thackray_museum_-_geograph-org-uk_-_716633The Thackray Museum is a museum dedicated to medicine and living conditions in the Victorian era. It is not widely known, especially because it is not located in the city centre, but a bit outside, in the deprived suburb of Harehills. It stands next to St James’s Hospital. It is set in a Victorian building which was built as a workhouse. The museum can be reached either on foot (30min from the centre) or with buses 16, 42, 49, 50 and 50A. Half of the museum is dedicated to the lives of the poor in Leeds in the 1840s. Reproduction of slum streets, with their houses, shops and public areas, totally immerse the visitor. The atmosphere is recreated through noise, light and even smell. The upper floor is dedicated to medical techniques and the human body. There are displays of many objects that show the evolution of medicine and the various treatments that are now offered. Closed for refurbishment as of 2019, see website for more information.

Leeds Industrial Museum at Armley Mills

img107Together with the Thackray Museum, the Industrial Museum is a great place to imagine how Leeds looked in Victorian times. It is set in Armley Mills, a former textile factory overlooking the Leeds and Liverpool Canal. It dates from 1805. The museum can actually be reached on foot from the city centre following the towpath (30min).

The museum has a focus on the textile industry which used to be the major activity in the area until the 1960s. Visitors can see the complete woollen manufacturing process, with carding machines, spinning mules and looms. A part of the museum is also dedicated to trains and steam engines. Full-price admission £4.00, closed Mondays, see website.

Thwaite Mills

20160407_1536431Thwaite Mills is an authentic mill just like the one at Armley, but it is much more authentic as it was kept as it was instead of being turned into a museum. Here, each gear and drive shaft has been left at its place and the whole machinery is still powered by a water-wheel. Contrary to most of the local mills, Thwaite did not process fabric but flint and chalk, which were ground to produce putty. Visitors can wonder freely in the rooms and they can even have a look inside the owner’s house, which still has its 1940s furnishing. The attics of the mills house a large exhibition about the Industrial Revolution and the new techniques of the time.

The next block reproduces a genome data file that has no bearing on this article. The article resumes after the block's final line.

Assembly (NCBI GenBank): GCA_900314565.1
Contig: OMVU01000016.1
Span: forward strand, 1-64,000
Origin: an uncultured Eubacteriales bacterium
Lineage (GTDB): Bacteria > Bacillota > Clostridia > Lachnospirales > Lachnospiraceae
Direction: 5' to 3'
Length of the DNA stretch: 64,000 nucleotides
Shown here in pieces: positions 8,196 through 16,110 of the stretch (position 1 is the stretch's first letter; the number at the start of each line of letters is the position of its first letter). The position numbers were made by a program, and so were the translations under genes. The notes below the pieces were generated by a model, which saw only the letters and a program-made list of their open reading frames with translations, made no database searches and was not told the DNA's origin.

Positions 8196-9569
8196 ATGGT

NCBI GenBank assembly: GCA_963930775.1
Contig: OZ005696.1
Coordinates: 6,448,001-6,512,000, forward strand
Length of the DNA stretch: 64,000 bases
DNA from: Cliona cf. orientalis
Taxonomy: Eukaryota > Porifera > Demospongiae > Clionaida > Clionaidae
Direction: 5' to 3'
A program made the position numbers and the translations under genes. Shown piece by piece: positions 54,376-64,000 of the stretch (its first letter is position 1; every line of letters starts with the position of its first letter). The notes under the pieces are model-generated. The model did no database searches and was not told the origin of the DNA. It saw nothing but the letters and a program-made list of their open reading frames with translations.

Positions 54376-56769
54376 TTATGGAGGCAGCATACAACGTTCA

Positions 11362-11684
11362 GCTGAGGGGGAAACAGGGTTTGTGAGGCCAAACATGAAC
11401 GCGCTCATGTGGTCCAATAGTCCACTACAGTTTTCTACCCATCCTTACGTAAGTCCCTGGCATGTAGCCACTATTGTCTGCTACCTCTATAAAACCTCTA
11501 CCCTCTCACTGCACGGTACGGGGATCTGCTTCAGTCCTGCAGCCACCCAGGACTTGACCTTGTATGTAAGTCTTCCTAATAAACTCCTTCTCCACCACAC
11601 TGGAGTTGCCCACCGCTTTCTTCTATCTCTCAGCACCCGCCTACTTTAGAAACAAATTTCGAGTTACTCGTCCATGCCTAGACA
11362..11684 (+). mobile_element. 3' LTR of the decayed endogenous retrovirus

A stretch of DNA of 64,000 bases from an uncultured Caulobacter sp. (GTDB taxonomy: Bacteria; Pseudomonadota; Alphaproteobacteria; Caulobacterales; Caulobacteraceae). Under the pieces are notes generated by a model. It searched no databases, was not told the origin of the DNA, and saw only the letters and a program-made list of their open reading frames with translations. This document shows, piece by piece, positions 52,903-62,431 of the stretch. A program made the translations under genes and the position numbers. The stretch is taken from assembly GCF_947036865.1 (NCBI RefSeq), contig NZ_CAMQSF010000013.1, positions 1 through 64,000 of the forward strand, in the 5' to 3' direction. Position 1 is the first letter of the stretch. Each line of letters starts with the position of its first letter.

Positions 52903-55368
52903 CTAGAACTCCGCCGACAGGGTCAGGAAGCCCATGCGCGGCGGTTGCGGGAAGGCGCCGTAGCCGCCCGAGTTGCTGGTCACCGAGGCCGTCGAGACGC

20160407_1438251Thwaite Mills is located on the Aire, a few miles southeast of the city centre. It can be accessed from the Royal Armouries thanks to a footpath that follows the river (40min). Open on weekends and Tuesday-Sunday on local school holidays, full-price admission £4.00, see website.

Stanley and Audrey Burton Gallery

img281The Stanley & Audrey Burton Gallery is located in the Parkinson Building, which is the main building at the University of Leeds. It is easy to spot with its tall white tower, and it is a 20min walk from the very centre of Leeds (it can also be reached with buses 1 and 6 among others). The Parkinson Building itself is quite a local landmark. It was started in 1938 and it is built with white Portland stone. The gallery is dedicated to painting and sculpture and it comprises some masterpieces, with works by Corot, Vasarely and Fernand Léger. In the other wing of the Parkinson Building, there is another gallery – the Brotherton Gallery, which focuses on old books, manuscripts and letters. Both galleries have free admission, closed on Sundays, see website.

Leeds has several other private art galleries, such as the Tetley which is housed in the former brewery’s head offices.

There is also a small historical museum at Kirkstall, and a small zoo at Roundhay – Tropical World. See also Temple Newsam and Harewood House.

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See also Visit Leeds.